A collection presented at New York Fashion Week is the first time every model walked the event's runway wearing a hijab.
Muslim designer Anniesa Hasibuan's show was also one of the first by an Indonesian at the prestigious annual event.
At a time when what Muslim women choose to wear is causing intense debate, many are calling Hasibuan's move a historic moment in bringing the hijab into the mainstream.
Inspired by her hometown Jakarta, Hasibuan presented trousers, flowing tunic and gowns, in luxurious fabrics and detailed embroidery, all worn with hijabs.
A relative newcomer, 30-year-old Hasibuan received a standing ovation at the end of her show earlier this week.
"Behind the success of a show there is a great team that was strong and sturdy when it was hit by dissent," she wrote on Instagram. "And we can handle it."
Melanie Elturk, chief executive of Haute Hijab - a US brand selling hijabs and modest fashion - was at the show.
"I believe fashion is one of the outlets in which we can start that cultural shift in today's society to normalize hijab in America so as to break down stereotypes and demystify misconceptions," she wrote on Instagram.
"Last night's show was a huge leap forward in that direction."
Islamic fashion is definitely having a moment and retailers are trying to cash in, whether it is H&M releasing an ad showing a Muslim model in a hijab, Uniqlo partnering with a Muslim designer or Dolce and Gabbana releasing a line of hijabs and abayas, aimed at wealthy Muslim consumers.
It has coincided with what is being called the "modesty movement" in fashion.
Many mainstream designers are experimenting with more covered-up clothing (the one-piece bathing suit is back on trend) and Muslim designers are getting creative with Islamic clothing.
Indonesia is seen as an innovator in the region for modern Islamic dress.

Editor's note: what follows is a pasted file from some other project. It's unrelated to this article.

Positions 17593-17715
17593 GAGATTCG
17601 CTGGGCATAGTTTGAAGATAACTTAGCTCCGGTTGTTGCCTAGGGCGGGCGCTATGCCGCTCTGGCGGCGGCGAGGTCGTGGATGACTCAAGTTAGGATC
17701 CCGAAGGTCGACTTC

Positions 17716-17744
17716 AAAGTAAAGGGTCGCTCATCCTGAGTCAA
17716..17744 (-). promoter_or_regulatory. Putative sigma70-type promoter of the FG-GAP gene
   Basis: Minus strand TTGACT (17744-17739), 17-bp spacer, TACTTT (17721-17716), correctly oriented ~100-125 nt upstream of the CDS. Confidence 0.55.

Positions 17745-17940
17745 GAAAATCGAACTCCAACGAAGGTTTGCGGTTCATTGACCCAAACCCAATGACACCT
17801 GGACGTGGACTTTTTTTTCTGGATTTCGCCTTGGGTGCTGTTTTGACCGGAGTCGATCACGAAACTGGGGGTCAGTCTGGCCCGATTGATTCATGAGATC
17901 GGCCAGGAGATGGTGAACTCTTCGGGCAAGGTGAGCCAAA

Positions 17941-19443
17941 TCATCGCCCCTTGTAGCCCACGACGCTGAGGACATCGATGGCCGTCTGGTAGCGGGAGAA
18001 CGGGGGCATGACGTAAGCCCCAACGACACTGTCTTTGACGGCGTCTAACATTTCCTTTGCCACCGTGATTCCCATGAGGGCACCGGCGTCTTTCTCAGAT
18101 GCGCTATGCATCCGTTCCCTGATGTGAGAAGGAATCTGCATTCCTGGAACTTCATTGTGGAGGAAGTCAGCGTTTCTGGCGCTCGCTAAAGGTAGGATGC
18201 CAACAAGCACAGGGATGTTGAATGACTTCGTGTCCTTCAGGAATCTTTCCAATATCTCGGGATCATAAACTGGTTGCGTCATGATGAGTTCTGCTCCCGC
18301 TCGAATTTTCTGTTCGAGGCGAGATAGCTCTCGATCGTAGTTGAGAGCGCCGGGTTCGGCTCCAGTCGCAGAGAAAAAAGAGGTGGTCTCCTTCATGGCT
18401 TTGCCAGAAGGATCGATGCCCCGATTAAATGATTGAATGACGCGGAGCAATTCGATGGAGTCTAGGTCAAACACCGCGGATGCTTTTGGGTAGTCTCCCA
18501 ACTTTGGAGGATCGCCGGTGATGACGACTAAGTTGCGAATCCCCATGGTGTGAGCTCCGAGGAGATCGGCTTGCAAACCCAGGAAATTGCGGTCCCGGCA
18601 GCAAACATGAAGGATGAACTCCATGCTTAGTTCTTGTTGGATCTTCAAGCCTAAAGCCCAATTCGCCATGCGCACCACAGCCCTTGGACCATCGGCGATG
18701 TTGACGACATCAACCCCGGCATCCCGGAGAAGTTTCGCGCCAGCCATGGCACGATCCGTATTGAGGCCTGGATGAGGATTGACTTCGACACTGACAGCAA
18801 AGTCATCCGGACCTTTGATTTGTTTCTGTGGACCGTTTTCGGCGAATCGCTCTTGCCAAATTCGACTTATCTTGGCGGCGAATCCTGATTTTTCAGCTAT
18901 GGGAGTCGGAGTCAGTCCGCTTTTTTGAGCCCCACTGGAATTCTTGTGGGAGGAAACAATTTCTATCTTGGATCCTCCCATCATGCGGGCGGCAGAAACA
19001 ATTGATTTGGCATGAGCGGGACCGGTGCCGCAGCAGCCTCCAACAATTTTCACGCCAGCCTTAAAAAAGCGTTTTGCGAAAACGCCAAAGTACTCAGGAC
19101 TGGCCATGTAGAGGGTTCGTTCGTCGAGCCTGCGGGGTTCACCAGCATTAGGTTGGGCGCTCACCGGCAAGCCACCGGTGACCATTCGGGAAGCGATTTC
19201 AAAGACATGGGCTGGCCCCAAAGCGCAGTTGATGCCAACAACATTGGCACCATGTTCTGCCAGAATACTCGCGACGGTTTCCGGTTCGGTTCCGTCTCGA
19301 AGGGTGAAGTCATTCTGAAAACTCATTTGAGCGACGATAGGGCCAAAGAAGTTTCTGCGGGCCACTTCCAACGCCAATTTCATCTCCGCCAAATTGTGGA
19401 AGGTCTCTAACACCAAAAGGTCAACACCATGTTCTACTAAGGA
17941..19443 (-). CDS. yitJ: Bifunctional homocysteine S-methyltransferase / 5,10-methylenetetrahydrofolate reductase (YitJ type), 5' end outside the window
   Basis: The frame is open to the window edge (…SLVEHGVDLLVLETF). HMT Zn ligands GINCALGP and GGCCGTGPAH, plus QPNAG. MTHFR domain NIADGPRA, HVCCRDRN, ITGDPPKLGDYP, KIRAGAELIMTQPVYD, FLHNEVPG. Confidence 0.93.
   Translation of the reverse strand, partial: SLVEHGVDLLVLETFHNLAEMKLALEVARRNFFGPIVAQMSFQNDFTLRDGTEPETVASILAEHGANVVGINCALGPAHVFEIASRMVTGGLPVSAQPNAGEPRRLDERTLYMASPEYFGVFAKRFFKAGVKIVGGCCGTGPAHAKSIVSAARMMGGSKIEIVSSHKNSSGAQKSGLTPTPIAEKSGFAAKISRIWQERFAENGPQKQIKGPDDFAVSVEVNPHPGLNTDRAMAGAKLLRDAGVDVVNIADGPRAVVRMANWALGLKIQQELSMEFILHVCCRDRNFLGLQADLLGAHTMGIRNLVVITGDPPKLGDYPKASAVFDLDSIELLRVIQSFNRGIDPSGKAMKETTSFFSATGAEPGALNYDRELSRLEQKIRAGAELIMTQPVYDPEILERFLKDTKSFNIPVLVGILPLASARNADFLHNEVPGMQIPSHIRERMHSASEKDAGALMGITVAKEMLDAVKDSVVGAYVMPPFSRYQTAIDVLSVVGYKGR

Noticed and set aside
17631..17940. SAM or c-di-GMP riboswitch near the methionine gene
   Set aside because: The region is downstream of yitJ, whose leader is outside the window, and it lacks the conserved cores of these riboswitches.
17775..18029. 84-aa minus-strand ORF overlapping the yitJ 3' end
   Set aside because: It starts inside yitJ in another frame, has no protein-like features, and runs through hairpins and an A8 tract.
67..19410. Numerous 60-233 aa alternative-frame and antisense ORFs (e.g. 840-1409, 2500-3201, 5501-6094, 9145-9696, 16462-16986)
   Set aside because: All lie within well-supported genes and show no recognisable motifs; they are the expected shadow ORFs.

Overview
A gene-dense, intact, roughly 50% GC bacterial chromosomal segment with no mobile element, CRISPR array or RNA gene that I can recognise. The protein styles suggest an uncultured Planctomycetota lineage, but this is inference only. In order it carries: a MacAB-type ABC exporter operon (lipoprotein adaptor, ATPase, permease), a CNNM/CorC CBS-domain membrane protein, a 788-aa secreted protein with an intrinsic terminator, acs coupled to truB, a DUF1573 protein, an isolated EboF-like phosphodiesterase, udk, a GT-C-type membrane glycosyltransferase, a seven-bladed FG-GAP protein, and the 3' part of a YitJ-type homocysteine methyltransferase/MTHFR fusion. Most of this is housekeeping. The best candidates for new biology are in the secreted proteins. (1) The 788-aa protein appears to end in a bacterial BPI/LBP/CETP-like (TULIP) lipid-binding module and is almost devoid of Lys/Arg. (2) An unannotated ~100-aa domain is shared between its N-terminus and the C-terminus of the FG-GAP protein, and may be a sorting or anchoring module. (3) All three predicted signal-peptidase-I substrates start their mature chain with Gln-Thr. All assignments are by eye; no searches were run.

"Indonesian fashion has become more diverse and we've become more confident in taking our own culture and what we've grown up with into our influences," says Putri Soediono, a Singapore-based designer with Indonesian heritage.
Soediono thinks Hasibuan has proven that Islamic wear can be fashionable, not just the plain black Arab-style burqa that people think of, and that there is talent in Indonesia.
But although some see designers like Hasibuan as modernising the Muslim dress for the modern Muslim, there are conservative groups in Indonesia who say these clothes are "not Islamic enough".
"The belief among some is that the essence of Muslim dress is to wear something decent, to be modest. For women they have to make sure what they're wearing doesn't attract the attention of men," says Dr Eva Nisa, professor of Islamic Studies at Victoria University, who has been researching Muslim fashion in Indonesia since 2007.
"Some people think what the Muslim fashion designers produce is totally against this kind of religious doctrine [because it can be seen to attract attention]."
She says, in reaction to this, there has been a move towards the jilbab or hijab Shari'a - presented as more appropriate modern Islamic dress - since it is long and loose and doesn't show a woman's curves.
For many young Muslim women, the hijab is not a symbol or a statement, but just part of their identity - an identity they are asserting more confidently.
Hasibuan "started her career designing for Muslim women - this is what her consumers want," says Soediono.
"We just want to design for ourselves, what we like to wear."